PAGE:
If Paul expands his fierce defense of the Bill of Rights beyond the Fourth and Fifth Amendments, his current focus, he is positioned to make himself the leading champion of religious liberty. That’s a politically impregnable position, a way of making palatable a principled defense of liberty to less conservative constituencies the nominee will need to win.
There’s more. Rand Paul, like his father, the iconic Ron Paul, is a medical doctor. This matters.
Politics is replete with lawyers. All of the leading Democratic presidential contenders are lawyers. (The GOP field offers, at least in this area, much greater diversity.)
The three most transformational political figures in this columnist’s lifetime — Ronald Reagan, Jack Kemp, and Charlie Wilson — were not lawyers. Reagan had been an actor, Kemp a champion football quarterback, and Wilson a Naval officer.
Actors embody narrative. Athletes and officers play to win rather than merely hold on. Physicians think in life and death terms. This mindset represents a profound dispositional difference from that of most politicos. Lawyers by training and disposition simply mitigate risk. Rand Paul “thinks different.” America is hungry for someone different.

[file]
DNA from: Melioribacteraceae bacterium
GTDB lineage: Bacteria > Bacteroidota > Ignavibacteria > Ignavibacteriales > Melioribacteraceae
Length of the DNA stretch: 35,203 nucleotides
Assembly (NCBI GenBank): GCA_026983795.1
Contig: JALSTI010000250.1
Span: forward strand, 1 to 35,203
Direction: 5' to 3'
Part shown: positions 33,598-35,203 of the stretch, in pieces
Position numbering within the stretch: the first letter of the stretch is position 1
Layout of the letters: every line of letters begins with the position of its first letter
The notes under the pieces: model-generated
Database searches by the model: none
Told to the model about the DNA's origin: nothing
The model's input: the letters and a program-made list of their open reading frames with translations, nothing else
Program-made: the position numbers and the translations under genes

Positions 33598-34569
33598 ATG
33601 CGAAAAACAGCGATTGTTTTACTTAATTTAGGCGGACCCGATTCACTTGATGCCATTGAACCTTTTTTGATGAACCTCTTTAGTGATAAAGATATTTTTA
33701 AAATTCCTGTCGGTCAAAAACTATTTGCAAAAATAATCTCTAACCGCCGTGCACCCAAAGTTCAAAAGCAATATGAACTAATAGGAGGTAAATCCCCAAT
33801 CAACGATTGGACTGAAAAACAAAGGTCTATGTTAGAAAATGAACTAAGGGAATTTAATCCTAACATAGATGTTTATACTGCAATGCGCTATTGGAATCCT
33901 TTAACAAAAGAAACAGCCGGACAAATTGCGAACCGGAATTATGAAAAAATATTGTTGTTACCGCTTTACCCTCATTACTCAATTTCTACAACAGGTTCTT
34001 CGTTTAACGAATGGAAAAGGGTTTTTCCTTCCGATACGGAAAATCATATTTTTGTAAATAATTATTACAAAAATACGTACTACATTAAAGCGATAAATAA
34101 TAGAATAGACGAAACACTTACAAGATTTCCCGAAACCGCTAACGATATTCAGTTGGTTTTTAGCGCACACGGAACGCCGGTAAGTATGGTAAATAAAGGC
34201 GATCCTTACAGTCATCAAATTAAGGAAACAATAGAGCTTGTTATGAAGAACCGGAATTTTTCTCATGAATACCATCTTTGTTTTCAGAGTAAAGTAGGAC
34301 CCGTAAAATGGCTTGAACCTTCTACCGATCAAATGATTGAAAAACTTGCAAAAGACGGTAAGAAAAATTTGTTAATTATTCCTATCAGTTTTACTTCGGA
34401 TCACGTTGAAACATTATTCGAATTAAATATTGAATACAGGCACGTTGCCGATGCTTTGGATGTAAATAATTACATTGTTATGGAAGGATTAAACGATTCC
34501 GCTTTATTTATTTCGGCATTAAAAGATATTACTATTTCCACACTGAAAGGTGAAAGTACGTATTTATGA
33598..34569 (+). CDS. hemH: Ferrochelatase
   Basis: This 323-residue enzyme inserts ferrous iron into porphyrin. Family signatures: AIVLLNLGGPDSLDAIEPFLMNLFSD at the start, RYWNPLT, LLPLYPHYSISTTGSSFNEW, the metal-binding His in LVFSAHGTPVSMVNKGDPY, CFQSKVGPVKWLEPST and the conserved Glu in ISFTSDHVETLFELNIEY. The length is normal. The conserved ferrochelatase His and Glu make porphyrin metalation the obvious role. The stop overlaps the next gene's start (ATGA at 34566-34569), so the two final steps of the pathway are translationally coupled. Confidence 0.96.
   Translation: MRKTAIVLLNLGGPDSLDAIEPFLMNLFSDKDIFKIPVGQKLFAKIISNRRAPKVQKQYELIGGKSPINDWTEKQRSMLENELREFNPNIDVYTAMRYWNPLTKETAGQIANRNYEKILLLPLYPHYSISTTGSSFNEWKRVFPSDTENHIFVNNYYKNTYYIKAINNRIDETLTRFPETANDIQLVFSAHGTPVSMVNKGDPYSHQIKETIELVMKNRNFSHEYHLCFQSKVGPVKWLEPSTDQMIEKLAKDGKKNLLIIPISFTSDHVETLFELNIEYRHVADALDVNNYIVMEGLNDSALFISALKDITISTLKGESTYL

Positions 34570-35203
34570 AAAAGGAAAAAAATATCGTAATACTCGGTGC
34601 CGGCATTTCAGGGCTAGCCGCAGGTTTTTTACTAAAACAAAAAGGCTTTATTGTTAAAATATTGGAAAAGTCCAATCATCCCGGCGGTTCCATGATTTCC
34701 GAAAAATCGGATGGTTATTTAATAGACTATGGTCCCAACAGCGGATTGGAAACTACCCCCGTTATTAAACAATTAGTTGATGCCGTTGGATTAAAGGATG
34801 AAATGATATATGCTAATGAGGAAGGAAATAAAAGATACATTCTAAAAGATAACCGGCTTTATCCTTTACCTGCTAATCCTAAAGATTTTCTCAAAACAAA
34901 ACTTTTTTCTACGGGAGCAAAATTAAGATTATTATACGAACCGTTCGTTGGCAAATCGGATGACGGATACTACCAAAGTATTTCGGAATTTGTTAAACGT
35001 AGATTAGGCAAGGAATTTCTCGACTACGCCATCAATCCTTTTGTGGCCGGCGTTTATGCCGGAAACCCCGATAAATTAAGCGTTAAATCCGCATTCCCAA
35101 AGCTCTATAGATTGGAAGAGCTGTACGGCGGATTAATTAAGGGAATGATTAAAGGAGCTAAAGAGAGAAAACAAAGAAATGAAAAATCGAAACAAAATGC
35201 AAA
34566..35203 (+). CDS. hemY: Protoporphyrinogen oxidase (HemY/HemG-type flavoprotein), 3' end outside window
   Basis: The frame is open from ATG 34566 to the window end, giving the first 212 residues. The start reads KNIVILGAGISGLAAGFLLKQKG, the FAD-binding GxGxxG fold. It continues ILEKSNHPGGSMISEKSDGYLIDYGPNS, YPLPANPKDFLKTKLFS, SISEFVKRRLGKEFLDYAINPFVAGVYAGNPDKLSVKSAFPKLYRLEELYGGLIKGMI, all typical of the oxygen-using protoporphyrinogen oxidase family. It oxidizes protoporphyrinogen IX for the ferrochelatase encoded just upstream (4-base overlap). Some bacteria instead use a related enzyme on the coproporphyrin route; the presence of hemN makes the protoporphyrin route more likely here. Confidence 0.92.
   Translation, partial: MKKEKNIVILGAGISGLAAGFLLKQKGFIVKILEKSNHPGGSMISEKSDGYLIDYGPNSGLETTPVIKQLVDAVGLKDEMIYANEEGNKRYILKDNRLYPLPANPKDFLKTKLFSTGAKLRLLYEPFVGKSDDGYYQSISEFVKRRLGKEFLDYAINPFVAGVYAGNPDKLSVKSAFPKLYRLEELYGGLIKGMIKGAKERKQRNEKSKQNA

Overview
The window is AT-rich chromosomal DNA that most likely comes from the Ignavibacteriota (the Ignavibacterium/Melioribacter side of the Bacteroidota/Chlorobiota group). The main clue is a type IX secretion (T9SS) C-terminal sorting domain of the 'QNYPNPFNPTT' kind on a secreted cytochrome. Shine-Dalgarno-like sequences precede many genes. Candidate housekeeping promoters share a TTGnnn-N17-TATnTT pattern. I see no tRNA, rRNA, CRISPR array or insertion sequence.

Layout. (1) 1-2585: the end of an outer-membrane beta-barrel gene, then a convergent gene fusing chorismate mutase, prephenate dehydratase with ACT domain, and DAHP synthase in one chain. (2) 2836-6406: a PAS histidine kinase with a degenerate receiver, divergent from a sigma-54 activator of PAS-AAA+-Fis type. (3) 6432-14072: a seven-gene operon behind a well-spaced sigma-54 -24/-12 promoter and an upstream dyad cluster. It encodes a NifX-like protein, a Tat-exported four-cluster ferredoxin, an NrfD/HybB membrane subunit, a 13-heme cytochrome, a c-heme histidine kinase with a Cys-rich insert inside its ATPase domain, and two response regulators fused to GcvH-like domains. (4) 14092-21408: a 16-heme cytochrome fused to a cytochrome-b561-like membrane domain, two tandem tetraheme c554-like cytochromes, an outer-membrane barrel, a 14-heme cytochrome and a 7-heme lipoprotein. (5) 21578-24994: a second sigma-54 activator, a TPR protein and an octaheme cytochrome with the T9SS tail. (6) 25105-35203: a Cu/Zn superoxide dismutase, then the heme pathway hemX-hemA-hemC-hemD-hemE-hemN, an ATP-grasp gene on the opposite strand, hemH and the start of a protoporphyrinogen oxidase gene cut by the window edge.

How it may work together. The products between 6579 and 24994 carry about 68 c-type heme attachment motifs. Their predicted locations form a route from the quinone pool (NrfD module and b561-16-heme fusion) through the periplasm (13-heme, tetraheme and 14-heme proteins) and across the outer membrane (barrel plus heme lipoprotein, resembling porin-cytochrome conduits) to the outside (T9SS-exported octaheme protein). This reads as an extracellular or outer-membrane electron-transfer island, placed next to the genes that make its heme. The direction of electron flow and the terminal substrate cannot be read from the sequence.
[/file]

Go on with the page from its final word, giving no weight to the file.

Tactically, Paul portends profound fundraising capability both with the rank-and-file wherein his father raised many millions through “moneybombs” and from the wealthy libertarian-leaning. There is an army of hundreds of thousands of well-organized political foot soldiers deeply loyal to Paul. This grass roots network is unrivaled by any other prospective candidate.
Paul has proved to have crossover appeal to youth. And he demonstrates a heartfelt, rather than merely tactical, commitment toward inclusion of ethnic voters.
Most important, his message (rather than “messaging”) may perfectly capture the mood of war weary, big-government-skeptical, voters (across the ideological spectrum). As this columnist has noted, the improbable Barack Obama’s candidacy’s distinguishing feature was a promise to bring home the troops and restore America to a peacetime footing.
With this, plus the brilliant tactics of David Axelrod, Obama beat the immensely better known (and better funded) hawkish Hillary Clinton, beat the hawkish John McCain, and, in 2012, beat the hawkish Mitt Romney. If, as this columnist surmises, the electorate desires peace … and desires America to downshift from hyperpower to superpower … the predicate for smaller government … Rand Paul holds the trump card.